I've read a number of posts on here, and on the session forums, AFTER buying my whistle of course, looking for hints and tips. Your post didn't exactly say that, (and my feelings are not only because of your statement, but it was one that riled me up because I've seen it enough to vex me) but I have seen the sentiment over and over again that it's not the whistle, it's the whistler, therefore until you're any good, you can't say a whistle is bad, it's only you who are bad.

Even that second sentence I quoted there supports this stance, and it is really common to see all over the forums.

It's rather intimidating to see so many posts from much more experienced players leading me to think that newbies really don't know what they're talking about and shouldn't really form an opinion on a whistle when they first get it. But dammit if I didn't have a strong one anyway!

But yeah, I hesitated posting even a hello on this site and haven't even dared on the other one yet due to it, so if I feel like it's an unwritten rule to just keep your mouth shut on opinions about a whistle until you have worked through beginner status (when does that even happen anyway? My sister holds a masters in flute performance and has been playing for 40 years but still doesn't consider herself and expert) then there's probably other lurkers put off by that sentiment too. Just not ones who are willing to open their big mouths despite it!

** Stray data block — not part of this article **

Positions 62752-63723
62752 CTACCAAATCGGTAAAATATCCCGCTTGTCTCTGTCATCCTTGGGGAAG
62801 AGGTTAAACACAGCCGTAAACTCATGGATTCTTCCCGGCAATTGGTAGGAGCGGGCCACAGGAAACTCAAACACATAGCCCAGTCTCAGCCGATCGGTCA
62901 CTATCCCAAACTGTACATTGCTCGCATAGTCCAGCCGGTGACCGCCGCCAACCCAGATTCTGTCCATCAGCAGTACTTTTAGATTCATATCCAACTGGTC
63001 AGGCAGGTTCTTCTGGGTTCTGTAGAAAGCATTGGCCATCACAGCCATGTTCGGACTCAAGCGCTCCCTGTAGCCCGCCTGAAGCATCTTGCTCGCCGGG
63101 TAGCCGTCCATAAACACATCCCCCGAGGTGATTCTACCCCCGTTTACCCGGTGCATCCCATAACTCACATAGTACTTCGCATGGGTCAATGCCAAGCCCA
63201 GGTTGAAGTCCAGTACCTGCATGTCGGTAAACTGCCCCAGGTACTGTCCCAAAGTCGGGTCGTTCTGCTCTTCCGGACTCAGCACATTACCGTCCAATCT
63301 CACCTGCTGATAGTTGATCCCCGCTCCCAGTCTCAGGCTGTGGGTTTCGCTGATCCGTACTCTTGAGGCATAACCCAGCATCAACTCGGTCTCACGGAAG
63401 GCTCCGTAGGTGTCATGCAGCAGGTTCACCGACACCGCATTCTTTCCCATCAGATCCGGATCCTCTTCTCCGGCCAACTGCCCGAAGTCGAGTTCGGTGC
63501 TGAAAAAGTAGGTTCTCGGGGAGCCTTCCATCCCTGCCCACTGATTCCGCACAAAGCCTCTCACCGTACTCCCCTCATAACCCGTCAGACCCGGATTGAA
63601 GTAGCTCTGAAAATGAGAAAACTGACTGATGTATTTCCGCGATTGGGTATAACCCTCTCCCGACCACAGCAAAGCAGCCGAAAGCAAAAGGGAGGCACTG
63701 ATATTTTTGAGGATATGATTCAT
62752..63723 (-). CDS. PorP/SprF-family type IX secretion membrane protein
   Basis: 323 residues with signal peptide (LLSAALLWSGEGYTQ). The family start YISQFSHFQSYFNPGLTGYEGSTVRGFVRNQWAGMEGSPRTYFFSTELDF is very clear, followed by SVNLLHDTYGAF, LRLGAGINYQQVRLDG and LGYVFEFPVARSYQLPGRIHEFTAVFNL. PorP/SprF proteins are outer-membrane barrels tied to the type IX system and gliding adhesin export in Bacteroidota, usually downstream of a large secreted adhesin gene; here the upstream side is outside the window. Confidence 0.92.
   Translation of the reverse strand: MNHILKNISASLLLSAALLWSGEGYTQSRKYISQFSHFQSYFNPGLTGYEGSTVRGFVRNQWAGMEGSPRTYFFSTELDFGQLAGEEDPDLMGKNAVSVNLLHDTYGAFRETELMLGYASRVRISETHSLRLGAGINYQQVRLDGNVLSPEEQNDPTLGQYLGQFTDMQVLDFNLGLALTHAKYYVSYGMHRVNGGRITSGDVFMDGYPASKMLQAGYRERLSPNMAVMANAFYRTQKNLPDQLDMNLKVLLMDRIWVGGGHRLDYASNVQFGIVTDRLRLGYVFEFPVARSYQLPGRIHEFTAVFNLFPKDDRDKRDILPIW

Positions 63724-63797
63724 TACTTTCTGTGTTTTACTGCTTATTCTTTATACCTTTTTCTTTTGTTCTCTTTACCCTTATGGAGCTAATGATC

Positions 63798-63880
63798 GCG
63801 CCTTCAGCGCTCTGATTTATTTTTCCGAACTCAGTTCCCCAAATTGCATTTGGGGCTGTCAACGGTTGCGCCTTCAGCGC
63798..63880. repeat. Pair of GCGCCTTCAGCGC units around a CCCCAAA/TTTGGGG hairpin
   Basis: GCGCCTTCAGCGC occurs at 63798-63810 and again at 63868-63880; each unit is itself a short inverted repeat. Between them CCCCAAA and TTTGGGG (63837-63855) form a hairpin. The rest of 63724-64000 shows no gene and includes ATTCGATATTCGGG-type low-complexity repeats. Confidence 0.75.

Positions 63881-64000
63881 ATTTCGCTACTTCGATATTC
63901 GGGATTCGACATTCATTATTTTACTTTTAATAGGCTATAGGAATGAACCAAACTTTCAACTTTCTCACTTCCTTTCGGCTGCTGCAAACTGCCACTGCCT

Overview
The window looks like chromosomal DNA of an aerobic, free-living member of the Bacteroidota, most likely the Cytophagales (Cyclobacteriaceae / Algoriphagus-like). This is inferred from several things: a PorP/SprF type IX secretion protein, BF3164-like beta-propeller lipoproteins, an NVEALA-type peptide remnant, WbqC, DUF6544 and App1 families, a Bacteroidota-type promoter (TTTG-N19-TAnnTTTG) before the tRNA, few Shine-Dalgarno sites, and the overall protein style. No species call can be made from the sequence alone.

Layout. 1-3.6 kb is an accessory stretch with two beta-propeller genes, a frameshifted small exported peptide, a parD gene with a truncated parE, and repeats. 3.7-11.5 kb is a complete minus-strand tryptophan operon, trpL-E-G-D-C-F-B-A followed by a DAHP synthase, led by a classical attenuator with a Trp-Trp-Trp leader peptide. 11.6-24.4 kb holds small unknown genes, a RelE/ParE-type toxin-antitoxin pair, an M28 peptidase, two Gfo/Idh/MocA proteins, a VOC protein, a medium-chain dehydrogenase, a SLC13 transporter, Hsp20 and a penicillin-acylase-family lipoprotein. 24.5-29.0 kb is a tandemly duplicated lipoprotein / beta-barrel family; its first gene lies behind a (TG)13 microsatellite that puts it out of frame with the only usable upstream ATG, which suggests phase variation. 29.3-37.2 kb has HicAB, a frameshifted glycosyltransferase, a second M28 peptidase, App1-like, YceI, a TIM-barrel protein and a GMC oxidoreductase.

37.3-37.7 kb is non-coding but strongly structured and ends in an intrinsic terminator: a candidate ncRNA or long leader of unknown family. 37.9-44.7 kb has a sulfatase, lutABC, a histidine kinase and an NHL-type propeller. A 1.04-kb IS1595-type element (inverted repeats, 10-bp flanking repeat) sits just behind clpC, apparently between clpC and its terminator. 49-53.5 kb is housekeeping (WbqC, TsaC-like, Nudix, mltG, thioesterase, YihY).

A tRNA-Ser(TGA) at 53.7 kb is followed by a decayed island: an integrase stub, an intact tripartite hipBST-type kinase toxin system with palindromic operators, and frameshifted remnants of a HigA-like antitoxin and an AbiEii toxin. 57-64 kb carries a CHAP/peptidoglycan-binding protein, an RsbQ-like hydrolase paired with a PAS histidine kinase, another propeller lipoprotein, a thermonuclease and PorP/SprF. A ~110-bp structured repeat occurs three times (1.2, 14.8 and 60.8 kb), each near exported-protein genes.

The problem is that so many people new to whistle come and complain that it squeaks, the notes aren't right, the second octave doesn't work, etc. etc. So they buy a new whistle, because the first one was defective. Well gee, the second one doesn't work any better and don't they just have the worst luck with buying bum whistles. So they buy another one. Rinse and repeat.

The point was never 'stick with a whistle you genuinely don't like'... it's, 'make sure it's actually the whistle you don't like, and then stick with one instead of going for another because you think it'll be easier to play.'

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PostPosted: Wed Nov 11, 2020 8:02 am 
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I totally forgot my "car whistle" !!

The topic has come up from time to time here, but many whistle players keep a whistle in their car.

It's especially handy here in Southern California where we probably spend more time in our cars than most people do.

A critical thing is that the car whistle has to be able to withstand high temperatures, because car interiors can get well over 100 degrees.

Wood splits. I've even had a plastic Scottish Practice Chanter reed melt.

So best to have an all-metal whistle. For years my car whistle has been my primary Low D, an MK for years and now a Goldie.

Currently it's a Killarney high D. I hope the delrin/polypenco will do OK.

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1978 Quinn uilleann pipes